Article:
bruceanthony
bruceanthony on August 24, 2005 at 9:19 pm

What is the current seating capacity of the Wang?. I can’t believe a theatre seating over 4000 seats was reduced to 2900 which is listed on this site. Smaller theatres list more seats than the Wang.brucec

JimRankin
JimRankin on June 24, 2005 at 4:54 am

The THEATRES OF BOSTON mentioned above this post, can be obtained at a discount through the Theatre Historical Society via the link on the front page of their web site: www.historictheatres.org for a limited time, so don’t delay!

Ron Newman
Ron Newman on June 23, 2005 at 7:33 pm

According to Donald C. King’s new book The Theatres of Boston: A Stage and Screen History, the Metropolitan opened on October 17, 1925, with 4407 seats.

“The Metropolitan presented a first-run film, symphony orchestra overture and ballet, followed by vaudeville. It booked famous stars like Amos and Andy, Kate Smith, and Rudy Vallee, whose acts were not completely absorbed by the house’s vastness and grandeur. Such huge auditoriums hastened the demise of vaudeville, whose very intimacy had been its greatest attraction.”

In February 1938, the Metropolitan droped its stage shows. Ben Sack took it over and renamed it the Music Hall on July 13, 1962. During Sack’s operation, the Music Hall presented occasional road stage productions, opera, and ballet, as well as movies.

JimRankin
JimRankin on June 10, 2005 at 12:19 pm

Recent color photos of this theatre can be found on the site: “America’s Stunning Theatres” by photographer and stagehand Noah Kern at: http://www.pbase.com/affablebeef/theatres Comments and information may be left there without registration; such can be public view or only to Mr. Kern. Scroll down the page to find the name, and then click on the sample image above it to be taken to the page of photos of it.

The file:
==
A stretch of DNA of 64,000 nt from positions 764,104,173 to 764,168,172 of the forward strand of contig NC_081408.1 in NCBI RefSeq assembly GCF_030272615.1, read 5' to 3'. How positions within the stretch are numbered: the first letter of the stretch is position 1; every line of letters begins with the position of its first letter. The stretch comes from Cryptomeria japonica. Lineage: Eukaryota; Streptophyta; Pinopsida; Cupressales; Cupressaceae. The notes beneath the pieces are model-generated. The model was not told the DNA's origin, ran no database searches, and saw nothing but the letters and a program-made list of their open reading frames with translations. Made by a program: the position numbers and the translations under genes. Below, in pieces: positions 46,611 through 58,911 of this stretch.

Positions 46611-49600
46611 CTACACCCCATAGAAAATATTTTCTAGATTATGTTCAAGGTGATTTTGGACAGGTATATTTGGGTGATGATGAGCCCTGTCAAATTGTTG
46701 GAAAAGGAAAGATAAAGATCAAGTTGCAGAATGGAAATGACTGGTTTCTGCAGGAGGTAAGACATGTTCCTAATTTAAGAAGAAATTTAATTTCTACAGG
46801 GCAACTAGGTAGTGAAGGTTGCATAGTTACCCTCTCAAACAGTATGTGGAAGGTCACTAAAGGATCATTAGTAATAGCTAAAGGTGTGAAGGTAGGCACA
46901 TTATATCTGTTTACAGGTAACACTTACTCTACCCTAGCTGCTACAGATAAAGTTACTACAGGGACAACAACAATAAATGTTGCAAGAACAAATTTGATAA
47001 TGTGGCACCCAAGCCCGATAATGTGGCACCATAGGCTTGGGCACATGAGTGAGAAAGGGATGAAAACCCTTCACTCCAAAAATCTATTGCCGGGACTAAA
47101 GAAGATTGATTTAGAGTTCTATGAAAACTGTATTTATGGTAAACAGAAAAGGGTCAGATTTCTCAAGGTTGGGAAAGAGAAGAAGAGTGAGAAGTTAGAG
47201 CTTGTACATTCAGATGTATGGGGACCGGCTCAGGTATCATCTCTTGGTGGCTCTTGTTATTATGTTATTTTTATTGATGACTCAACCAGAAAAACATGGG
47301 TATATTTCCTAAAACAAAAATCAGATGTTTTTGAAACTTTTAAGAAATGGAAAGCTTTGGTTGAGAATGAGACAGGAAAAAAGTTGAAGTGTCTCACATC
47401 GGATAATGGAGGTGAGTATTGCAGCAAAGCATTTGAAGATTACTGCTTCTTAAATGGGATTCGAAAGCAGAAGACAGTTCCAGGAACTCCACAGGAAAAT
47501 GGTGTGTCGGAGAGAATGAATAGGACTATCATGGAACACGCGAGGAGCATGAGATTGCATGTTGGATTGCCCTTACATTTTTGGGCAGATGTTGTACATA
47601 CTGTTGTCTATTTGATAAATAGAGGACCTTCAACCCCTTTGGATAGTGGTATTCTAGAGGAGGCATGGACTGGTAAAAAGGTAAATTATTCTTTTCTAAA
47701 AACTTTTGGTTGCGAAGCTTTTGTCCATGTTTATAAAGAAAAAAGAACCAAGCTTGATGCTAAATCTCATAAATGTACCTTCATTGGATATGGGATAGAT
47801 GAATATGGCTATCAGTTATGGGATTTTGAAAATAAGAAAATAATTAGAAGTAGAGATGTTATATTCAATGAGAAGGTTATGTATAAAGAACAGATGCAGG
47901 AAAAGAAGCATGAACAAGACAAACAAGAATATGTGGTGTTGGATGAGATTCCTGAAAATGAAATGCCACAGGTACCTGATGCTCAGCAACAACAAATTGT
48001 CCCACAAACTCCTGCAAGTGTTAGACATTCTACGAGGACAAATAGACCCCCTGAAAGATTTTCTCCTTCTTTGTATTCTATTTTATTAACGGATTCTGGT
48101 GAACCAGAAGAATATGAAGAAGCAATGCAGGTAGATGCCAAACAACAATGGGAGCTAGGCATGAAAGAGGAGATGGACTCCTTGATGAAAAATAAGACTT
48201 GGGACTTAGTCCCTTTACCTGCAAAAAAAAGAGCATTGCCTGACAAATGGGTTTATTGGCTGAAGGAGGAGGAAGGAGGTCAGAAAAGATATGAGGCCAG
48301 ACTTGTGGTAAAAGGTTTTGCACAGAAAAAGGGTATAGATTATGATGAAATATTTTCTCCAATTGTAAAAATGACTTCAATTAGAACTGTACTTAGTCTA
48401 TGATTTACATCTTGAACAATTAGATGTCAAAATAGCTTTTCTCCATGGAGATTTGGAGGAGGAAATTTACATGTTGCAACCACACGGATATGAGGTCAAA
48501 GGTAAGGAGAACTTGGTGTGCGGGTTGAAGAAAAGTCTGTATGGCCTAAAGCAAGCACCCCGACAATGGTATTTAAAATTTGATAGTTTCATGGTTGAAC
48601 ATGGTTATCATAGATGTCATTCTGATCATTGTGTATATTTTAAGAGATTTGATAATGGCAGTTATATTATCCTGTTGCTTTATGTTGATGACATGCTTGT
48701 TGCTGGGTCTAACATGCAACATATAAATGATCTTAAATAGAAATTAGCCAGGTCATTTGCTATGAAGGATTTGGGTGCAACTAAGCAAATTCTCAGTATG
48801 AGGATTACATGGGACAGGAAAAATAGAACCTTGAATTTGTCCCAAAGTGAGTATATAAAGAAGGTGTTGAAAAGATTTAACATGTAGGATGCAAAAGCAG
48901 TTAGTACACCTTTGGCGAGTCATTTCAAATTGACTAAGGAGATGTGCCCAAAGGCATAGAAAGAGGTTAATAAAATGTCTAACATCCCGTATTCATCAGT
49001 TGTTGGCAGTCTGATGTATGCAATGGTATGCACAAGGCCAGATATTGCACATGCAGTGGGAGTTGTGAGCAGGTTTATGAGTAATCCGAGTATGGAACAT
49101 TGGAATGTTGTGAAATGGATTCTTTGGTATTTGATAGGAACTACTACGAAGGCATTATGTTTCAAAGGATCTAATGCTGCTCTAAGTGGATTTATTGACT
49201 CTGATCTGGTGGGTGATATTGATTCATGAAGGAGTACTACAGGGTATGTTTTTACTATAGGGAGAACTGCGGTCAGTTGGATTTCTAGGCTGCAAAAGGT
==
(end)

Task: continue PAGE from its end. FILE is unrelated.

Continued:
Coate
Coate on May 20, 2005 at 10:57 am

Something noteworthy about this place when it was known as the Music Hall was that it was the venue selected for the 1977 world premiere of “A Bridge Too Far.” (The Boston area engagements were held elsewhere.) Also, in 1971, a special 70mm print was struck specifically for the Music Hall engagement of the X-rated 3-D film “The Stewardesses.”

Ron Newman
Ron Newman on April 26, 2005 at 3:37 pm

A picture postcard of the Metropolitan, described here. It was made some time between 1925 and 1930.

A 1930 night photo, described here, showing the Majestic’s marquee and the Metropolitan’s vertical sign.

A 1947 photo, described here. You can’t see the marquee or the entrance, but you can see the vertical sign.

Ron Newman
Ron Newman on March 30, 2005 at 10:06 am

Here’s a 1959 photo of what was then the Metropolitan Theatre. The photo is described here.

The theatre’s marquee says “MET” and advertises “John Paul Jones”. Next door at the Wilbur Theatre, a live stage, is “A New Comedy” called “Golden Fleecing”.

Ron Newman
Ron Newman on March 20, 2005 at 12:35 am